Tuesday, March 31, 2009

Why Can't I Take My LLC Public?

Why shouldn't I start my new business as an limited liability company (LLC) instead of a corporation? My uncle tells me that all the savvy business folks use LLCs now.

I have heard some variation on this question many times over the years. The answer to what sort of entity you should use when forming your business is a complex one that will depend on many factors and you should certainly consult your accountants, lawyers and tax advisers (and probably not your uncle, unless he happens to be one of the foregoing).

However, as I have posted in great detail before, one thing I can say with a fair amount of certainty is that, if you intend to raise venture capital, you should almost never use the LLC form. There are many reasons for this -- most of which I discussed in this prior post. But one point I made deserves some additional flavor. I noted, almost in passing, that

it is not possible to do an IPO with an LLC. Any LLC that wanted to go public would be required to first convert to a corporation anyway with potentially very adverse tax consequences

I recently was asked why it is "impossible" to do an IPO with an LLC. This is a good question, as there are certainly no federal or SRO prohibitions on doing an initial public offering as an LLC. In fact, there are publicly traded LLCs -- Fortress and OchZiff come to mind. More below the fold.

However, LLCs are creatures of state laws and it is the state laws that often make it impossible (or exceedingly difficult) to do an initial public offering of an LLC. For example, there are states that do or did not allow the free exchange of LLC interests. Also, there are states that require an LLC to dissolve when a member dies and states that require all LLCs to dissolve after a set period of time, ex. 30 years. All of these terms would make an IPO impossible without first converting the LLC to a different entity/state.

These laws are in flux and often a state with a more antiquated LLC statute will update it. Unfortunately, the existing LLCs will still have the old terms in their operating agreements. Sometimes an amendment will be possible, it depends on the terms of the operating agreement and votes required, but it could be tax painful or logistically difficult.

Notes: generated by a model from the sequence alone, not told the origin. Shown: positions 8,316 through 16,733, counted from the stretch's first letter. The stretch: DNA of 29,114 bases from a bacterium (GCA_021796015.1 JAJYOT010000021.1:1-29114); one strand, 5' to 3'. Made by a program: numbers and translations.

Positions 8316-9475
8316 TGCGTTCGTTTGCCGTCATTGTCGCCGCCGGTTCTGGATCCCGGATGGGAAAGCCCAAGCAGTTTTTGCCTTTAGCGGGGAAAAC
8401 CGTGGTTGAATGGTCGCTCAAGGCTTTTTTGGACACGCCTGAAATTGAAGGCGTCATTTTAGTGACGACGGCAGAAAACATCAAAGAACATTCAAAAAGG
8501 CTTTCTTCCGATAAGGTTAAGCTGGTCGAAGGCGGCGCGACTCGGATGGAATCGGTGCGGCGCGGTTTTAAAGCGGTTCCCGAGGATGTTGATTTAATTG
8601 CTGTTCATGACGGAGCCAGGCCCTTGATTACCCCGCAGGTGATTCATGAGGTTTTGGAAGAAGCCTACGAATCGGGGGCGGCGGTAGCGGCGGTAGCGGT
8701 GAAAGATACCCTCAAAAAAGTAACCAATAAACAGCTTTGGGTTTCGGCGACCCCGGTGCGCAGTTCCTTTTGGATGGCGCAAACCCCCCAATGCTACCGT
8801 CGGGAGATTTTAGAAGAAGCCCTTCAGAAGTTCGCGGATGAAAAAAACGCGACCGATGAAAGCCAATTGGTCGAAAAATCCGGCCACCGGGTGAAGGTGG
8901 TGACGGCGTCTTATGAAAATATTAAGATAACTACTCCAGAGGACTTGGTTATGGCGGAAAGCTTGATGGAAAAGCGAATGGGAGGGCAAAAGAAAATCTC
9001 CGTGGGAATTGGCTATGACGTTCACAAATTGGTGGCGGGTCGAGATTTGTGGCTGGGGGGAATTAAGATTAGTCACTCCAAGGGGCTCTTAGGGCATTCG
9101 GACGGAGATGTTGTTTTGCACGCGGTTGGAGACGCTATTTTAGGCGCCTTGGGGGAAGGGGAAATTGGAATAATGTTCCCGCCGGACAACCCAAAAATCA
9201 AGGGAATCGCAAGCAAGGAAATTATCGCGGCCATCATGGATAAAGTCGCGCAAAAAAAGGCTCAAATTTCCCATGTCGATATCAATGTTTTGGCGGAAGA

Even if you formed your LLC in a state that has an IPO friendly set of statutes (Delaware comes to mind), in my experience an IPO remains practically impossible because of the underwriters. Underwriters do not want any hair on an offering -- anything that could give a potential investor pause. Often, an underwriter will force a company formed outside of Delaware to convert to Delaware just for purposes of the IPO. To try to go to market with an exotic IPO equity like an LLC membership interest is simply a non-starter for anything that is already risky, i.e. a tech start-up. In today's IPO market, it is hard enough to get underwriters interested in a start-up IPO, it would take extraordinarily exceptional circumstances to convince them to underwrite an LLC.

My final thought is, if you are founding a company that hopes for venture capital, why ratchet up your level of difficulty from the beginning? You will have enough business challenges -- why give yourself structural challenges too. If you know you are creating a company that will need VC and you hope in your heart of hearts to someday do an IPO, why not instead take the path of least resistance when you form your company and use a C corporation? (Again, this is not to say that LLCs are not VERY useful in many other circumstances.)

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Dividends and Preferences by Hank Heyming is licensed under a Creative Commons Attribution 3.0 United States License.